Photo by U.S. Coast Guard, via NTSB

Ten months after the Carnival Pride cruise ship destroyed a gangway and three parked cars while trying to dock in Locust Point, federal authorities say the ship was approaching the pier too quickly and at too steep of an angle.

The National Transportation Safety Board today published a marine accident brief about the Pride‘s crash on May 8, 2016. Investigators wrote that docking maneuver errors and insufficient oversight led to the crash, though to put their words bluntly, the ship was moving far too quickly for the captain to safely dock.

In technical terms: “The staff captain realized that the angle of approach was too steep and the speed was too fast. In order to gain more thrust as well as control the vessel’s rate of closure with the dock, he attempted to transfer from joystick to manual control at the bridge wing console.”

The latter move was meant to give the captain control over the propulsion and steer the cruise ship away from the dock. However, it didn’t work. Another captain then grabbed control, shifted it back to the center console and tried to “[apply] full thrust” to slow it down, “but not before the bulbous bow struck the fendering and under-pier support columns” of the pier. The bow hit the gangway first, which then hit the ship’s observation platform and fell on three parked port department vehicles, according to the report.

The damage, investigators say: $2,085,0000. The gangway accounted for $2 million, the three cars for $75,000 and repairs to the ship’s hull for the remaining $10,000.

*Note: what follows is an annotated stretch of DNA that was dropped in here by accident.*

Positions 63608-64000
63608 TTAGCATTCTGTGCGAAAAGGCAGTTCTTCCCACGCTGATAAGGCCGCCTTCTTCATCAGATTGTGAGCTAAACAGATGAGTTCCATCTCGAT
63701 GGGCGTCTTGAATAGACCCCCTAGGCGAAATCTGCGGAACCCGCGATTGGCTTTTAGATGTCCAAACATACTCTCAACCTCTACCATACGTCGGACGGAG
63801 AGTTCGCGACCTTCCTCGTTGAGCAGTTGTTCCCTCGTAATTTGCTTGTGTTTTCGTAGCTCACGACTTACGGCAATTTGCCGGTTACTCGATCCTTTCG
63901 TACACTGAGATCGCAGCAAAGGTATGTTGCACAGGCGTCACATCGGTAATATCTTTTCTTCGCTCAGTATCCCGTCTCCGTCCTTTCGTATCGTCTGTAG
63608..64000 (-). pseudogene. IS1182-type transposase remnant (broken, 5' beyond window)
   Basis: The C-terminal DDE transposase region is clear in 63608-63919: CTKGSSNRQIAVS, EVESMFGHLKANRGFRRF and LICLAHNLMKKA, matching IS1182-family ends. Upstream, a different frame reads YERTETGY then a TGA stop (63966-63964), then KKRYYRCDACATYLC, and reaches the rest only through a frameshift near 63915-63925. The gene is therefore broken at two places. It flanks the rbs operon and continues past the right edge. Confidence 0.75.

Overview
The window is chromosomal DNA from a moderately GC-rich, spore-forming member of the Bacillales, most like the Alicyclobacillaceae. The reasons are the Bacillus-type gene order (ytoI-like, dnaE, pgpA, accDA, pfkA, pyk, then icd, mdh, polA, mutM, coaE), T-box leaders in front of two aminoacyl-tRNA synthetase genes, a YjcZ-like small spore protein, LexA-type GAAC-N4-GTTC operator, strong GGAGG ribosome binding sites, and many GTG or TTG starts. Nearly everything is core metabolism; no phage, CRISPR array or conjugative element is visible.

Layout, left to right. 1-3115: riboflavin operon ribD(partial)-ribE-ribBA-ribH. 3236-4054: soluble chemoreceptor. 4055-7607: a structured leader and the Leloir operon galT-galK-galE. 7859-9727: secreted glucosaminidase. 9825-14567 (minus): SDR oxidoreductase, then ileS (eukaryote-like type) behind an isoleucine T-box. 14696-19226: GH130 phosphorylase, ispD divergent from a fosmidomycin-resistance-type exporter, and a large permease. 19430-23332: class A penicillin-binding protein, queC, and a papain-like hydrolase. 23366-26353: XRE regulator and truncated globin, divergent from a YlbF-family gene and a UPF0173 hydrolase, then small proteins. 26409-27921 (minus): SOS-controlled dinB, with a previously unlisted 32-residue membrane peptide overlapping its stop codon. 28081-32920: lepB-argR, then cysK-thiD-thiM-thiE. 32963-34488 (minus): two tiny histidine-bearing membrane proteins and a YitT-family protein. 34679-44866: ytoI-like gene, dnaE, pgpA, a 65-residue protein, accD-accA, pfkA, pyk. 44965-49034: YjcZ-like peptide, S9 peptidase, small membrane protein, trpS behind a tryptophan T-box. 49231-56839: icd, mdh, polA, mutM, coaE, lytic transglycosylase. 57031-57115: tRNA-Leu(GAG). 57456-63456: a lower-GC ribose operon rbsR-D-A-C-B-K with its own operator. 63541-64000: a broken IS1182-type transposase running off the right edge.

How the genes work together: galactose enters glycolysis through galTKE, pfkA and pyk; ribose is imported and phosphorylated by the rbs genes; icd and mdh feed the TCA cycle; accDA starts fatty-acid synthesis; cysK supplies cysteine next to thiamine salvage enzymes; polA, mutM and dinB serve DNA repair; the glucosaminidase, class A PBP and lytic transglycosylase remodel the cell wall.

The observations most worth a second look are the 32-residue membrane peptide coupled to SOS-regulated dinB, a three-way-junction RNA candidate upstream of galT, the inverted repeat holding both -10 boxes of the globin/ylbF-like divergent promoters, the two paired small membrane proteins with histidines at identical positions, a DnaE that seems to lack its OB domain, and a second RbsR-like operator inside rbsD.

For a crash landing, it could have been much worse. Some passengers reportedly didn’t know even know their cruise ship had hit anything. Even with 2,449 travelers and 913 crew members on board, no one was hurt, and zero environmental pollution was reported.

Unfortunately, this wasn’t the only crash of the sailing season. In late August, the much-smaller Spirit of Baltimore crashed into a marina in Fells Point on a late night cruise, sending two passengers to the hospital. The U.S. Coast Guard later found the captain had dozed off after sailing ships for far too long that day.

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Ethan McLeod

Ethan McLeod is a freelance reporter in Baltimore. He previously worked as an editor for the Baltimore Business Journal and Baltimore Fishbowl. His work has appeared in Bloomberg CityLab, Next City and...